The Panoply Academy Corps Of Engineers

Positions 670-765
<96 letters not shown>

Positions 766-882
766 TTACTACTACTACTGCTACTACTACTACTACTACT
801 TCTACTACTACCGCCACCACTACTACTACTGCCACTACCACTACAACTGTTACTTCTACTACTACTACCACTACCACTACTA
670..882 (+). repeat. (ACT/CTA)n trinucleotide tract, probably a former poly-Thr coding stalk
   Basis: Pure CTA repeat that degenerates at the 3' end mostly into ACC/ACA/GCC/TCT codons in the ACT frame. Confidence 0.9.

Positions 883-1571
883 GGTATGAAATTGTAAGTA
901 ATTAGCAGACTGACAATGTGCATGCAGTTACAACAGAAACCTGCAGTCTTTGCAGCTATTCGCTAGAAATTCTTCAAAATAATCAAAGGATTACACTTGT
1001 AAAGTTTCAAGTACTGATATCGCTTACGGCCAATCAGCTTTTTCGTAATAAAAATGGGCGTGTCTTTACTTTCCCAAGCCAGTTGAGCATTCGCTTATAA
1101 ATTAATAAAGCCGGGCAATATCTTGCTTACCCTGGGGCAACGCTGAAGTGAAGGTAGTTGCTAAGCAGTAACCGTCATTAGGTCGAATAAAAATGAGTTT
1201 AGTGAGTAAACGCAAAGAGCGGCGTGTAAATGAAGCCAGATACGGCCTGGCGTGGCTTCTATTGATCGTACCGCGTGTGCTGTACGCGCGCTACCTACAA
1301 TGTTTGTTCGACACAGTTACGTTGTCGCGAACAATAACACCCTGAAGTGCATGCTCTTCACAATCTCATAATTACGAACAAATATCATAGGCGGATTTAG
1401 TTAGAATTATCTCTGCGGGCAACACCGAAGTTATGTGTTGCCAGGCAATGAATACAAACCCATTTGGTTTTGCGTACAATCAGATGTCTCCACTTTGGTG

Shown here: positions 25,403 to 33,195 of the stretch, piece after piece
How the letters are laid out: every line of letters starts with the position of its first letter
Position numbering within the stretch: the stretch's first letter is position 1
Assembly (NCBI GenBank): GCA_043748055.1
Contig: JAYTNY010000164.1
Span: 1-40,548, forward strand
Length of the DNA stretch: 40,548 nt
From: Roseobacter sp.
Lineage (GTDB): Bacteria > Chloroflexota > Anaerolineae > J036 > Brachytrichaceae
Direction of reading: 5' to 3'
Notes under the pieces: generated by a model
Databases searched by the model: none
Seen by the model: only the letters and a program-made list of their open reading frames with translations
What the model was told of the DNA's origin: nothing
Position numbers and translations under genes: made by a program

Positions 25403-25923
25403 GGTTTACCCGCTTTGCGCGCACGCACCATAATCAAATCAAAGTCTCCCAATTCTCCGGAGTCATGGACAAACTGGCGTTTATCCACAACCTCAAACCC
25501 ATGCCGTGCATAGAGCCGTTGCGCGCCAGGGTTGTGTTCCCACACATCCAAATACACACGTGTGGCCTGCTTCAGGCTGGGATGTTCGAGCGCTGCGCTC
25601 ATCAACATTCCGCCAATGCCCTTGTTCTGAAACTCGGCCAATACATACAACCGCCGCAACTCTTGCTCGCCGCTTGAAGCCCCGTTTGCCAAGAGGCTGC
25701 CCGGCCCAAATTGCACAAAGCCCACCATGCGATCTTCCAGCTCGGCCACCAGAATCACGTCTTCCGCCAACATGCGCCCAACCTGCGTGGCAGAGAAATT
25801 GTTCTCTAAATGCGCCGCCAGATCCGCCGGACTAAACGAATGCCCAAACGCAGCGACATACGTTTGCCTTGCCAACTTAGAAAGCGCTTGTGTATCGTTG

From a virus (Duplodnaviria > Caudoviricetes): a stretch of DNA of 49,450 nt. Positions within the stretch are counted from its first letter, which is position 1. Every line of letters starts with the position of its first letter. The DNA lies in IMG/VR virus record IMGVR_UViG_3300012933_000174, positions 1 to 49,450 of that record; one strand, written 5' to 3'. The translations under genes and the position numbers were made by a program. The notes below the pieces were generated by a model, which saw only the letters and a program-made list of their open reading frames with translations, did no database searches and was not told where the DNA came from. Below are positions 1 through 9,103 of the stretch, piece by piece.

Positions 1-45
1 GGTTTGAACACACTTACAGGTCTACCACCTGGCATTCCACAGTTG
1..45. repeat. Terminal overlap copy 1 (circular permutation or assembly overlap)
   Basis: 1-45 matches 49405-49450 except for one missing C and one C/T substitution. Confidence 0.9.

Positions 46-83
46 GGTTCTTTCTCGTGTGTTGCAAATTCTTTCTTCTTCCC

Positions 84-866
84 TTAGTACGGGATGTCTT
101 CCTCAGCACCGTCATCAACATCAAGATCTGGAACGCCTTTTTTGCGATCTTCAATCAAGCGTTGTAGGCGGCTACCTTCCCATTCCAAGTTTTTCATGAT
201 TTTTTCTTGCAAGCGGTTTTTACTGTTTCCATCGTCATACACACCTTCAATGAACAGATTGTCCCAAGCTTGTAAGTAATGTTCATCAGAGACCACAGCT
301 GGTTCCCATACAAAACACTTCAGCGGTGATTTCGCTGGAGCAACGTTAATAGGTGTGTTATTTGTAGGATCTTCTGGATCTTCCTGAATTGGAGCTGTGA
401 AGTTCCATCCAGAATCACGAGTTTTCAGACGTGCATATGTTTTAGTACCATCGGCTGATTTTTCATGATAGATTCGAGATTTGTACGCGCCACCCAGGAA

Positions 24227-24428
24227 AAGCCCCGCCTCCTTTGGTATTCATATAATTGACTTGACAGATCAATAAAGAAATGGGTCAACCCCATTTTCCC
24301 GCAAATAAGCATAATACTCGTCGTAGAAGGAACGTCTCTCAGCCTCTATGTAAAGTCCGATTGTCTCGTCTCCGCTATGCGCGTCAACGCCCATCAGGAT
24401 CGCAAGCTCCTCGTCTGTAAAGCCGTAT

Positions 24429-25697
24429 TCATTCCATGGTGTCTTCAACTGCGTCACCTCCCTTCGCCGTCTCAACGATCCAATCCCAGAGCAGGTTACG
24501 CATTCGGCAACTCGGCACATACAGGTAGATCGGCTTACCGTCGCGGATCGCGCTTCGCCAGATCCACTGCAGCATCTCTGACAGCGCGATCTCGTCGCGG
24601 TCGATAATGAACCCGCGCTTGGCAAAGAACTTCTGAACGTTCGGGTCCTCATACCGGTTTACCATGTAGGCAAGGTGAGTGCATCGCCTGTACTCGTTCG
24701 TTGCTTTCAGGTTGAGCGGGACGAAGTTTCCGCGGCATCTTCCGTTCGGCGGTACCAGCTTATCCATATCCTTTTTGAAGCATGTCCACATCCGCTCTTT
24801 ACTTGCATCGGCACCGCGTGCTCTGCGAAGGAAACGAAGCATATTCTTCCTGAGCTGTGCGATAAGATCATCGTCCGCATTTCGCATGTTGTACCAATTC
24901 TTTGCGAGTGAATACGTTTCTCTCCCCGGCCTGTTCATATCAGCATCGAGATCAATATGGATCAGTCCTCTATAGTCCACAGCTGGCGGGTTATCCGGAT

Tuckered is the feeling you have after meeting CONCENTUS. The Panoply Academy's third proper release is, of course, a progression, though unexpectedly mutated like some genetically engineered seeds. All of the shambled sounds and floating ideas of the previous releases have sprung forth, their ambiguity still at the forefront, yet perhaps they've become less anxious to assert it. Performing under a new suffix, the Panoply Academy is no longer afraid to play rock music or look at the audience or even act like musicians. Panoply singer Darin Glenn squeaks and hocks part-nonsensical lyrics on each song. Guitarist Marty Sprowles scratches the strings into hummable starting points before the other two bat back-and-forth. The rhythmic structures of drummer Ryan Hicks and bassist Pete Schreiner and are not pretty; their locomotive lurches forth and derails without advanced notice. Odd time changes abound on CONCENTUS, every song is fractured into slivers. At any given time, there is part CHAIRS MISSING here or a stutter-stop of a US Maple there and the lyrical callback of Gang of Four. And within the cracked everyday electronics are impacted deep, subliminal glitches. But remember, this is still rock music, modern music. The album is composed of nine songs, grouped into threes, each group making up its own suite. In their live show, the songs all collide together, making the individual songs almost indistinguishable to the unknowing ear, creating something of a carnival. "50%", in and of itself, is its own mini-suite, with a true pop song up front, a yodel/trumpet duet in the middle and the last minute sounding like the first minute of "Teenage Wasteland." "Cash in Your Coffin" begins with a guitar tone-poem and snaps into something, some agitated, spastic refrain or rumba that the kids will eat up, and then it's gone. "Nar Nar Nar" and "The Entertainers" are the singles. CONCENTUS was recorded with Jim Kuczkowski at the Engine Room and Marmoset's LonPaul Ellrich at his house, in the dowry, both located inside Indianapolis, Indiana.